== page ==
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PDM concerned over Zambia decision to recall 100 megawatts of exported power

Written by on June 19, 2024

The Popular Democratic Movement (PDM) has expressed concern over a recent decision by the Zambian cabinet for Zesco, Zambia’s state-owned power utility, to recall at least 100 megawatts of power from the export market to meet local needs.

The decision was made by the country’s cabinet on Tuesday.

In a media statement on Wednesday, PDM spokesperson Hidipo Hamata said the decision poses significant implications for Namibia, particularly concerning the countrys’ energy security and economic stability.

Hamata said Namibia currently imports 180 megawatts from Zambia through a bilateral agreement, making it one of the critical sources of electricity for the country.

“The withdrawal of 100 megawatts will inevitably lead to a substantial shortfall in our power supply, exacerbating the existing challenges we face in meeting our national electricity demand.,” Hamata said.

He said the recall will have adverse effects on both the residential and industrial sectors.

“Load shedding, increased electricity tariffs and potential economic slowdowns are imminent if alternative measures are not swiftly implemented. The decision by Zambia, while understandable from their perspective of addressing local power shortages, necessitates immediate and robust responses from our government to mitigate the impending crisis,” Hamata said.

He added that it is imperative that Namibia urgently explores alternative sources of electricity to compensate for the anticipated shortfall.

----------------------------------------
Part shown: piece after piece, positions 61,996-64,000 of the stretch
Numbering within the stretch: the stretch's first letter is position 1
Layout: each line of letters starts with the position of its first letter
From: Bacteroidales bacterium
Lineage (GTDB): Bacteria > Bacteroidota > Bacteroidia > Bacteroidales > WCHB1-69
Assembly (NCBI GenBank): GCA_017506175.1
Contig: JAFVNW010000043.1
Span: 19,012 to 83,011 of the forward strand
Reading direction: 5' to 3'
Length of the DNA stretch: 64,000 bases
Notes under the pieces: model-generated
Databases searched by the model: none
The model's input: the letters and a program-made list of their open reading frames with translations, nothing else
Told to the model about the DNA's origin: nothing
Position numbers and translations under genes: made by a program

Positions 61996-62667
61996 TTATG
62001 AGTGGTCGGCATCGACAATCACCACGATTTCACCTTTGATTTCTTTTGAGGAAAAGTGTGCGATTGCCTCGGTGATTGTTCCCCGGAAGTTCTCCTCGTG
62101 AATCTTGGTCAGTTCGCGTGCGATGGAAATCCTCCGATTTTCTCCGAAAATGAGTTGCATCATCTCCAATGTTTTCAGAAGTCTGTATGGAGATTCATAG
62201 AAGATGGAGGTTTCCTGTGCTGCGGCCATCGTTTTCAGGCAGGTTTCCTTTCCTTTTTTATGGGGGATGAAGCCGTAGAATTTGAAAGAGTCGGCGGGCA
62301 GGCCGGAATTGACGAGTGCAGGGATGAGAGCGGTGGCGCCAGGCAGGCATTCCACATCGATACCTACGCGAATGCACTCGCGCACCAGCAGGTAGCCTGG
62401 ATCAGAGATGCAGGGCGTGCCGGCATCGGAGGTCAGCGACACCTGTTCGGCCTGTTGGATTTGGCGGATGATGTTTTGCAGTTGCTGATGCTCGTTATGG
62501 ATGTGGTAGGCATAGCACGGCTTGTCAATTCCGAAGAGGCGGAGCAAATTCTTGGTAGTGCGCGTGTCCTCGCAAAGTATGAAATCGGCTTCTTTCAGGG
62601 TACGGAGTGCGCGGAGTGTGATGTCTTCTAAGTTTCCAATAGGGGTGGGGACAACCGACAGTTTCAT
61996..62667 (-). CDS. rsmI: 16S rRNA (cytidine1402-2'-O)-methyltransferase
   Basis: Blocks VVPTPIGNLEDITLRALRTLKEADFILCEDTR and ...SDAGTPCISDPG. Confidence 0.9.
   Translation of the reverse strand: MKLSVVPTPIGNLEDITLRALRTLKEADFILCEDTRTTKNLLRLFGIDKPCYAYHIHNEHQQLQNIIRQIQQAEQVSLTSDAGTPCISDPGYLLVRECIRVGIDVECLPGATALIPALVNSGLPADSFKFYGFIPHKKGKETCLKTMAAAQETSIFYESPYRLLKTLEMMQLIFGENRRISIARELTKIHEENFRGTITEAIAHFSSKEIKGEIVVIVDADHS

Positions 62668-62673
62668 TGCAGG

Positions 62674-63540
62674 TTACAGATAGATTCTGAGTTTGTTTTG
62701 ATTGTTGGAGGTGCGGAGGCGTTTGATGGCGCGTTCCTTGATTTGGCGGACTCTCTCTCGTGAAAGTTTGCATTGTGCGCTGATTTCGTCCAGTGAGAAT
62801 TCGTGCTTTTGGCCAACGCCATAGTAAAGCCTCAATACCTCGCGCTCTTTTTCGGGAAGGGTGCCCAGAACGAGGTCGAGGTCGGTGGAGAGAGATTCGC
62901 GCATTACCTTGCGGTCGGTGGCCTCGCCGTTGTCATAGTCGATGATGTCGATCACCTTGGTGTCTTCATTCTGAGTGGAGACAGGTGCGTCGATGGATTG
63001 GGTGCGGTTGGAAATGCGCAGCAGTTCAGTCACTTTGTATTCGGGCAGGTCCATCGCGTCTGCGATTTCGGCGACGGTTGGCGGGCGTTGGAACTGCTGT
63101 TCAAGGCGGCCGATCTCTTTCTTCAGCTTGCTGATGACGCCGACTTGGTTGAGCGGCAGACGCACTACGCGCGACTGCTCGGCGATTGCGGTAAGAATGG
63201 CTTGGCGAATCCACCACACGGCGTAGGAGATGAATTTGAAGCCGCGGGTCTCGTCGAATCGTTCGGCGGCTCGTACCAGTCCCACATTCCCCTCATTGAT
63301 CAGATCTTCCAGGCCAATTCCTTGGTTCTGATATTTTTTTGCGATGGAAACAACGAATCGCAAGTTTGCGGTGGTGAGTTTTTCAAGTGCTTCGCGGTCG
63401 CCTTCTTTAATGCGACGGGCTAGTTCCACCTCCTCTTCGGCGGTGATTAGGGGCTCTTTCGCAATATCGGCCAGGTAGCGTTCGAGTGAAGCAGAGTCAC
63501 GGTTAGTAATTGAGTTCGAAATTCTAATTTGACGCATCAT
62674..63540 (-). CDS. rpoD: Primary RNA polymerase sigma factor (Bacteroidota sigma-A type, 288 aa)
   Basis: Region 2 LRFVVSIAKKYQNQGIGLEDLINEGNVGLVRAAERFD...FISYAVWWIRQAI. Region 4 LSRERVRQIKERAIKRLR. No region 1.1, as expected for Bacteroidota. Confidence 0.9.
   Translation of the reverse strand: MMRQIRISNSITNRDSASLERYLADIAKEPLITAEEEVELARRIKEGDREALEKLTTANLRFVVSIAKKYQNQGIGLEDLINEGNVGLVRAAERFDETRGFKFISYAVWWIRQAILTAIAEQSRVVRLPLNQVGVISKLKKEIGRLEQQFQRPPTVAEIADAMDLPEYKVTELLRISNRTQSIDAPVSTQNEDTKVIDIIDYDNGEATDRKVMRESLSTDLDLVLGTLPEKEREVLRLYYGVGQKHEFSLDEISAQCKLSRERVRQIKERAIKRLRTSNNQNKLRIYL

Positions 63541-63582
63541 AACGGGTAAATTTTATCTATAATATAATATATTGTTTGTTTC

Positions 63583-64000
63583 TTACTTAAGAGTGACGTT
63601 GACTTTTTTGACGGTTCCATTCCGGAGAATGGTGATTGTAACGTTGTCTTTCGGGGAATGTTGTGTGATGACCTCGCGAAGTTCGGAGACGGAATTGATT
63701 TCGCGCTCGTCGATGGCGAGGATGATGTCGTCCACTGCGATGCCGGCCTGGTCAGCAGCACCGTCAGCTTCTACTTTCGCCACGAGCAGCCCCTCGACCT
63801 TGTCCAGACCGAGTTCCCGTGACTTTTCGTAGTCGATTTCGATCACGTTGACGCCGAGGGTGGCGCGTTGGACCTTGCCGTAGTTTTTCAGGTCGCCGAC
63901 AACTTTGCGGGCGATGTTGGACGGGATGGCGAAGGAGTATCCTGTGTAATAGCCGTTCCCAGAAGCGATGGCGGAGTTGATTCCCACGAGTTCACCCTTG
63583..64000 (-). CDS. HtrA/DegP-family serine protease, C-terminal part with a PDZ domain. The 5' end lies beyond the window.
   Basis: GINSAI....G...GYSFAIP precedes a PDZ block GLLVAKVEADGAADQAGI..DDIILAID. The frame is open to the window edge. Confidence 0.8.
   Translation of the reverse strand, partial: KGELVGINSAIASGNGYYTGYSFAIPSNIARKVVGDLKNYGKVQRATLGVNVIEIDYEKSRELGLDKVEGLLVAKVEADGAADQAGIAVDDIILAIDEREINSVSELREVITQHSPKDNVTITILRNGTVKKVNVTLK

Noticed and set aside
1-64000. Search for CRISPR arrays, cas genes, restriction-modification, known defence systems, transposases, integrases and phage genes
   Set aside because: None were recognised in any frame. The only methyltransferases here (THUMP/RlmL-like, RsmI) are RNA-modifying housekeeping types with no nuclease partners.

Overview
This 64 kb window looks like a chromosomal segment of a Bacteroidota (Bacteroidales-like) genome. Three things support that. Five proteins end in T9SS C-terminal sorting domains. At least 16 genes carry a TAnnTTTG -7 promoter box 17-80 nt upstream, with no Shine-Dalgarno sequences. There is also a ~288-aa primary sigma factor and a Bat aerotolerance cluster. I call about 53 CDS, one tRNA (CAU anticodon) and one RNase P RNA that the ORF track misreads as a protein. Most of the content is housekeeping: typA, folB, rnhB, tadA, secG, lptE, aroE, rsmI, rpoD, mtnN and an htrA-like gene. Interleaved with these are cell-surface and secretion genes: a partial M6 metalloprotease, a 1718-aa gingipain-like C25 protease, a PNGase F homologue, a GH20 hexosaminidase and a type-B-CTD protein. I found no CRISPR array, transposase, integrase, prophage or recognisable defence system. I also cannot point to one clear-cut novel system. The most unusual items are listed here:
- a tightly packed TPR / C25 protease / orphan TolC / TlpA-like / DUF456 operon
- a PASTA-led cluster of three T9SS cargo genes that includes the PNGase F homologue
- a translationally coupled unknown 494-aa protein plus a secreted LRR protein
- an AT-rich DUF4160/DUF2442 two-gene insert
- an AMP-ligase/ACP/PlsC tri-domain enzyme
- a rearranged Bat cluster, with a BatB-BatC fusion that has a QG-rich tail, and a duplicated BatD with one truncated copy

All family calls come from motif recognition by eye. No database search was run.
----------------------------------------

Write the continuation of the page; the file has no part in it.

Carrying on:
“One potential avenue is to negotiate additional power imports from South Africa, albeit recognising that South Africa itself is grappling with power supply issues. Furthermore, Angola
presents a viable option for Namibia. Angola has been expanding its power generation capacity and could potentially supply us with the required electricity to bridge the gap left by Zambia’s decision,” he said.

According to Hamata, in the long term, Namibia must expedite the development of its domestic renewable energy projects.

“Solar and wind energy projects, in particular, should be prioritised given our country’s abundant natural resources. Investments in these sectors will not only enhance our energy independence but also contribute to our commitments towards sustainable development and climate change mitigation,” Hamata said.

He said it is crucial for the Namibian government to engage in diplomatic dialogues with Zambia to seek a phased implementation of their recall decision.

“A gradual reduction in power exports, rather than an abrupt cut, would provide Namibia with the necessary time to adjust and find alternative solutions,” Hamata said.

The post PDM concerned over Zambia decision to recall 100 megawatts of exported power appeared first on The Namibian.

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